My house is in the hills; the water coming in from the city is 170psi. I have a Wilkins 600XL regulator that was installed about 10 years ago. Over the last year or so we have been getting high-pressure surges when a faucet is opened in the house. This lasts a few seconds and then calms down. I checked the pressure in a hose bib that comes off the regulator (about 20 feet away) with a Watts Test Gauge (with the twin needles) and it showed 120psi when placed on the bib (after releasing some water first). The red needle, though, capped out overnight at 160psi.

I bought the repair kit for the 600XL and installed all the new parts (all the old parts were very deteriorated). The pressure then read as 60psi but I was still getting faucet surges. The overnight reading was back at 160psi. I cranked down the regulator and now the “regular” reading is 40psi (and the pressure coming from the faucets seems pretty low), but we are still getting faucet surges and the overnight was again in the 160psi range.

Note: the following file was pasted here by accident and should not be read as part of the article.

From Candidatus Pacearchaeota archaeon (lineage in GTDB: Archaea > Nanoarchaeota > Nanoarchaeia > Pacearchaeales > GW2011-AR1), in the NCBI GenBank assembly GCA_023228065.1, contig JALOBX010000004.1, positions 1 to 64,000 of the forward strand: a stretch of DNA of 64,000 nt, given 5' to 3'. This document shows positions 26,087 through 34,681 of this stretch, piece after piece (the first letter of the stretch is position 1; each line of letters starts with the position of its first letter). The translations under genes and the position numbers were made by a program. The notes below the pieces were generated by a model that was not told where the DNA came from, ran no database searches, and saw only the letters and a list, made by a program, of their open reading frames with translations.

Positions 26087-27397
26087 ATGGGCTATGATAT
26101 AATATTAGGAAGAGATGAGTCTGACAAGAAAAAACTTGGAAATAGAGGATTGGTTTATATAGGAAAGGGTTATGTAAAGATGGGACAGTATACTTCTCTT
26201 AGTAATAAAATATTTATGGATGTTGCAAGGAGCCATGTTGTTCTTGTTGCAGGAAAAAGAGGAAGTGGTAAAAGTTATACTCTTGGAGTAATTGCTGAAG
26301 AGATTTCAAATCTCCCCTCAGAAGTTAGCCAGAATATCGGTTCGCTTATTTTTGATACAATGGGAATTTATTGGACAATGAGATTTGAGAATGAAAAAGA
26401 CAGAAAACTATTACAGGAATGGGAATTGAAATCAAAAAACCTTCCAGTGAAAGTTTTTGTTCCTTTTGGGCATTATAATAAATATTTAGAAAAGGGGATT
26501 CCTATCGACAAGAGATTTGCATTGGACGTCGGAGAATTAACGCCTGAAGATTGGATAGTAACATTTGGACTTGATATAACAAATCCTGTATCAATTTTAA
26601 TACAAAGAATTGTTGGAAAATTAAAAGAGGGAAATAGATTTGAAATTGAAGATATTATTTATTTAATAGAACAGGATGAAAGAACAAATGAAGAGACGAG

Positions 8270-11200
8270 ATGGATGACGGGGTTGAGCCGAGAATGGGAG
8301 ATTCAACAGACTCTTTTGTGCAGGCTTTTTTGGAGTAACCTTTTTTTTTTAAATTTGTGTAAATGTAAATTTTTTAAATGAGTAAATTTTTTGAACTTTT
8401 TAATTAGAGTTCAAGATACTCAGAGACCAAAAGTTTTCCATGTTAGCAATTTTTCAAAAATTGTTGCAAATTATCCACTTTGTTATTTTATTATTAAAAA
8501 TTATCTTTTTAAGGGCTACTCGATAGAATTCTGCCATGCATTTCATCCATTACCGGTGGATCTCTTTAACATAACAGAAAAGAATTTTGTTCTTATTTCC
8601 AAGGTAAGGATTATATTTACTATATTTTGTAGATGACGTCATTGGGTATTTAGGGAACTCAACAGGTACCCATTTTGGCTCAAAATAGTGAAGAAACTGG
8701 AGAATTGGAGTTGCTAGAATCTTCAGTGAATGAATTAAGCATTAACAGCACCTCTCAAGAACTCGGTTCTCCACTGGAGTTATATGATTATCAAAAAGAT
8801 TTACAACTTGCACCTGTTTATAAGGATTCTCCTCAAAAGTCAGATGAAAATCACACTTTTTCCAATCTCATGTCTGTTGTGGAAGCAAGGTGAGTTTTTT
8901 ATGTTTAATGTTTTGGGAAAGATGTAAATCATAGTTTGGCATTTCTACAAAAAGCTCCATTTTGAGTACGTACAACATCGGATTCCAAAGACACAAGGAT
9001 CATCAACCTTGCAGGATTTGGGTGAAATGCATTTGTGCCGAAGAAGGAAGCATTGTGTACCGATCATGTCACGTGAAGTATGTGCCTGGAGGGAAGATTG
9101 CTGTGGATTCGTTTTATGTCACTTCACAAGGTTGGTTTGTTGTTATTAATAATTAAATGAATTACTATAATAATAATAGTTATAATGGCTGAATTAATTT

I just purchased a Watts PLT-5 thermal expansion tank (there was not one on the system) but have not installed it yet because the PLT-5 is rated for 150psi max--and is supposed to be set to match my regulator’s 60psi output). I am concerned about the tank catastrophically failing if the overnight pressure hits 160+psi (as it has been doing).

So I thought I'd verify that the water heater is actually causing the pressure build-up when the water heats. I turned off the water heater last night (and ran the hot water in the house out until is was lukewarm). The gauge says the overnight pressure was 160in again, while the regular reading is 40psi.